New data on ‘the Big One’ offers a clearer view of inevitable earthquake catastrophe

On January 26, 1700, a tsunami struck Japan. We know this from written records describing the coastal inundation. Yet what’s most notable about these records is what they don’t describe. Tsunamis are the result of water displaced by earthquakes, but the 1700 tsunami didn’t correlate to any quake felt in Japan–there was no warning tremor. Instead, this “orphan tsunami” was the result of a massive earthquake all the way across the Pacific Ocean, off the coast of present-day Oregon and Washington. The same event is traceable in the oral traditions of the Indigenous people of the Pacific Northwest which contain accounts of shaking Earth and floods. And also in the tree rings of long-drowned ghost forests, which suddenly died before the start of the 1700 growing season.

The quake was an estimated magnitude 9, a catastrophic event for the Pacific Northwest according to the stories which tell of entire settlements and tribes disappearing, and among the largest known quakes in human history. Through modern-day geological analysis, it’s now well-established that the 1700 quake was one of more than 40 significant tremors to shake the region over the past 10,000 years, and one of about twenty earthquakes of magnitude 9 or greater from the same time period. Each was the result of the Cascadia subduction zone, a ~600-mile-long fault line running from southern British Columbia to Northern California. Along the fault, the small oceanic Juan de Fuca tectonic plate is sliding below and forcing upwards the much larger North American plate, building up friction and pressure pending an inevitable burst. 

For more than a decade, seismologists have warned that another quake is on its way. Averaged over time, big quakes (about a magnitude 8 or larger) in the region have occurred approximately every 230 years, while the even larger ones (magnitude 9 and above) have happened about every 500 years. We’re at more than 324 years since the last one. And though the sudden shifts and ruptures that cause earthquakes don’t come like clockwork, they do come eventually.  

A new study offers a deeper glimpse into two colliding tectonic plates than we’ve ever had before. The research, published June 7 in the journal Science Advances, includes imagery of the lower plate’s terrain and confirms segmentation of the whole subduction zone into smaller chunks. The data and analysis will be instrumental to improving forecasts of future quakes and tsunamis, and help prepare the Pacific Northwest for its seismic fate.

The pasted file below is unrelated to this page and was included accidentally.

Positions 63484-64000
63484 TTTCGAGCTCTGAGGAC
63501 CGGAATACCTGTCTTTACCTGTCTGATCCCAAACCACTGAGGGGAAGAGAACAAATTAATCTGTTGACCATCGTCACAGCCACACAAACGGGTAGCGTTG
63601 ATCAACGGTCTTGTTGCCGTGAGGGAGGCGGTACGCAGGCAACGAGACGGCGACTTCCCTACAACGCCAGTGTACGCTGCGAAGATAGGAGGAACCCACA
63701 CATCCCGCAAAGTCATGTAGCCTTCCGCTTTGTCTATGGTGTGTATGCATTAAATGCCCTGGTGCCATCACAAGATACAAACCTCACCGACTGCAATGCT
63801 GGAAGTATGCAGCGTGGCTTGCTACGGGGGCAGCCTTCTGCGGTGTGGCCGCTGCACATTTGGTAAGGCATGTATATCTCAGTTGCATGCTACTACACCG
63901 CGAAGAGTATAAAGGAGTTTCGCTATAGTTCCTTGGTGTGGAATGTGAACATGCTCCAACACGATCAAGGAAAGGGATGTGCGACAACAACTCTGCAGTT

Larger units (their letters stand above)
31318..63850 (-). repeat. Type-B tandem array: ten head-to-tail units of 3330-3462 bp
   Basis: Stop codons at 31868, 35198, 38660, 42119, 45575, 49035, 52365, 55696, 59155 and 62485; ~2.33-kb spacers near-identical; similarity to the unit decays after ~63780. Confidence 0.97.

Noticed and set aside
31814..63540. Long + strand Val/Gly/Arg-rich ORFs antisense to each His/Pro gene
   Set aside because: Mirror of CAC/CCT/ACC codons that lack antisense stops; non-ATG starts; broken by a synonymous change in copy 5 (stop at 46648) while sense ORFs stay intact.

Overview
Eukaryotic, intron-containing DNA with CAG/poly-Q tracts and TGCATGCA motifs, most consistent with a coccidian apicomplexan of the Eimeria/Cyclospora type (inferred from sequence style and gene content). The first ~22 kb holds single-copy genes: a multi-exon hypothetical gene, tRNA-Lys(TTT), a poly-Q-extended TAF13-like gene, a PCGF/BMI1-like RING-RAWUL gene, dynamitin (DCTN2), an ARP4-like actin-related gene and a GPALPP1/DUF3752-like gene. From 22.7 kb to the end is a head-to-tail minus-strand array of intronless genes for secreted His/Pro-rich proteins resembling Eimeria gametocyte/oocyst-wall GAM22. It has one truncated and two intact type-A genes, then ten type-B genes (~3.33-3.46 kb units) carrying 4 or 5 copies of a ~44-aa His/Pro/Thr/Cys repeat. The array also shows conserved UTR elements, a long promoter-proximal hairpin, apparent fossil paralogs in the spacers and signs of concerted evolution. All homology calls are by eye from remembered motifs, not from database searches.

It provides an “unprecedentedly detailed view of the Cascadia [fault], which we know has the potential to host large earthquakes,” Erin Wirth, a research geophysicist at the U.S. Geological Survey in Seattle who was uninvolved in the new work, tells Popular Science. “These results are going to be critical inputs for future earthquake and tsunami models,” she says.

A schematic cross section of the Cascadia Subduction Zone shows the ocean floor plate (light grey) moving under the North American continental plate, along with other features. CREDIT: U.S. Geological Survey

For 41 days in 2021, members of the study team were at sea aboard a sophisticated research vessel, with an array of thousands of underwater recording devices trailing for miles behind the ship. They shot powerful sound pulses towards and through the seafloor, collecting the echoes with their bevvy of sensitive hydrophones. Based on the strength and timing of those return signals, the scientists were able to suss out the topography and features of much of the fault, explains Harold Tobin, a study co-author and professor of geophysics at the University of Washington. “It works in an analogous way to radar,” he notes.

But though the gist of the methods may have been simple, analyzing the vast quantity of information they collected hasn’t been. “It’s supercomputer-level work to do all the processing. That’s one of the reasons why the paper is [only] coming out now,” Tobin adds. He expects this study to be the first of many, as he, his colleagues, and other scientists dig further into the dataset. 

This paper “is really just scratching the surface,” agrees Chris Goldfinger, a professor of marine geology at Oregon State University. Goldfinger wasn’t involved in the new study, but is one of the world’s foremost experts on the Cascadia subduction zone. “They’ve done a tremendous amount of work, but the dataset has much more depth to it. New things will come out of it for decades to come,” he says. 
On this initial toe dip in the data pool, Tobin and his co-authors have already identified some important results. For one, their analysis confirms the pre-existing theory that smaller, horizontal faults cut through both the upper and lower plates, splitting the subduction zone into segments. (Exactly how many segments depends on how the divides are defined, but it’s somewhere between three and five.) In an earthquake event, any number of these segments might be involved, and the more that slip at once, the larger the affected region, tremor magnitude, and scale of catastrophe is likely to be.